Iyellkhan t1_iu67taj wrote

its probably due to not having a dedicated oscillating crystal generator. One would think the computers own time clock could hold it in sync, but I suspect with bad software processing things sometimes might not hold.


shadowdash66 t1_iu50jw2 wrote

you also see this being done a lot by Youtubers when they start a video. They'll clap or something loud so they can sync the audio and video later


MuForceShoelace t1_iu55kps wrote

In podcasts sometimes you see the host always saying a long word before a new segment before the music plays.

Like someone going eeeeemmaaaaail then an email song playing. That is the budget version of a clapper board, it's easy to find it in a visual look at the audio and splice in the song in a lazy quick way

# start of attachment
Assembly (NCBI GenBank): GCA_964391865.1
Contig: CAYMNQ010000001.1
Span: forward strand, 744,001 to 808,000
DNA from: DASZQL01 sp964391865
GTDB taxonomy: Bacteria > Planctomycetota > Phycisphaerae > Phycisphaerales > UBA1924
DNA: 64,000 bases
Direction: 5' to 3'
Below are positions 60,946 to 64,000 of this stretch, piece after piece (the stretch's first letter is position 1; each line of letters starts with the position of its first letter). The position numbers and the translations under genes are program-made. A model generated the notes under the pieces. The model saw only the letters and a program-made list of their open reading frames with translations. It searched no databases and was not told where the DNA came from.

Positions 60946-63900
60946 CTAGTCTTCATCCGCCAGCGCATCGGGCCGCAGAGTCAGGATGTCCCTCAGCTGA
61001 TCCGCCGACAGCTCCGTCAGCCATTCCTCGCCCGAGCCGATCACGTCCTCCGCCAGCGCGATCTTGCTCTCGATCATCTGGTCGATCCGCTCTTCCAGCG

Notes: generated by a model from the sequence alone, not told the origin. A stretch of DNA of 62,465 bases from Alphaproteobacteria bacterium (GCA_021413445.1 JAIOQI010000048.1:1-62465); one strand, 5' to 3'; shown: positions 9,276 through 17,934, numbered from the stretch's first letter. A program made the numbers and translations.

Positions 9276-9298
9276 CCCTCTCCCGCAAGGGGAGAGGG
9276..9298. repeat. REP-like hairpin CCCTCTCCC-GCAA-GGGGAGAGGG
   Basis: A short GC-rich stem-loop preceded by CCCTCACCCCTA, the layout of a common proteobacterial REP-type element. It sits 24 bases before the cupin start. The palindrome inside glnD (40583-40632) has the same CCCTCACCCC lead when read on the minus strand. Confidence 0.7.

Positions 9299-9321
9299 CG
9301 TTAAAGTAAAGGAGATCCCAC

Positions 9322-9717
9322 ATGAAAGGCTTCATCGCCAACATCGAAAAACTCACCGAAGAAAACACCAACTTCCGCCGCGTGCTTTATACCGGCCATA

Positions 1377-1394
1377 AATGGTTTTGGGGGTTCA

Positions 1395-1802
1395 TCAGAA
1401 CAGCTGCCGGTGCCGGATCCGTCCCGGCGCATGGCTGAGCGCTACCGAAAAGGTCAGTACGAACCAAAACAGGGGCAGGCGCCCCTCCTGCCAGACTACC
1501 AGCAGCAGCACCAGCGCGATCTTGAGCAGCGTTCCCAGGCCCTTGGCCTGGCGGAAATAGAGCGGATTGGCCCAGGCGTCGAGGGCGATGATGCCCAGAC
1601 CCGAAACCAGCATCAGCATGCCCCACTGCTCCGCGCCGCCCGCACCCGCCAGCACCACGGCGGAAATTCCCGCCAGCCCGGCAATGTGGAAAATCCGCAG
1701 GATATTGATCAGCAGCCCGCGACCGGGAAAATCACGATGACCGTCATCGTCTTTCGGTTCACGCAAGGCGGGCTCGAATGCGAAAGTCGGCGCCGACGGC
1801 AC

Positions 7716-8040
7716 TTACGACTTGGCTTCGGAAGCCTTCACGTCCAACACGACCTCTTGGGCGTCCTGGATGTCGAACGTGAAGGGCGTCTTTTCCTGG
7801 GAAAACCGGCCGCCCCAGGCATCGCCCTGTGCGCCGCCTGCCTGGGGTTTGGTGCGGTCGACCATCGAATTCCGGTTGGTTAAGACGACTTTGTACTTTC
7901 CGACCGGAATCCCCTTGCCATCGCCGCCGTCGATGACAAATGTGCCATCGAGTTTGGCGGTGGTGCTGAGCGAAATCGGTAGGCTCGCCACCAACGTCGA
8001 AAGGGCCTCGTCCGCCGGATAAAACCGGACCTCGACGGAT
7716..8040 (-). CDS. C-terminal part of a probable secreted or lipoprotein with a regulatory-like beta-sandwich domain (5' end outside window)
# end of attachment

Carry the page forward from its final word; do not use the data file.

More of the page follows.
Pleesh t1_iu56l8t wrote

They also captivate the attention of Bingleskridge Clamptonthrash, as per the reference image.


ktka t1_iu5s3v6 wrote

<clap> footage </clap>


T5-R t1_iu43zb9 wrote

A dog clicker is a good, cheap way to synchronise audio.


M1k3yd33tofficial t1_iu4lkqv wrote

For podcasts and other audio only mediums, yes, but you 100% need the visual of the sticks coming together to properly sync audio and video.


T5-R t1_iu4rbl1 wrote

Not if your camera is recording scratch audio.


M1k3yd33tofficial t1_iu4u6cc wrote

Eh, scratch is all well and good until it goes wrong. The whole reason for the slate is redundancy.

If everything goes right, you have scene and take embedded in the metadata. If not, the slate is there to mark it.

If everything goes right, you can jam sync with timecode. If not, the slate is there to provide the necessary sync point.

Many programs can sync scratch audio and production audio. But sometimes that doesn’t work, so you go to the slate.

The clicker idea works until scratch audio goes wrong for some reason. It’s almost always better to just slate.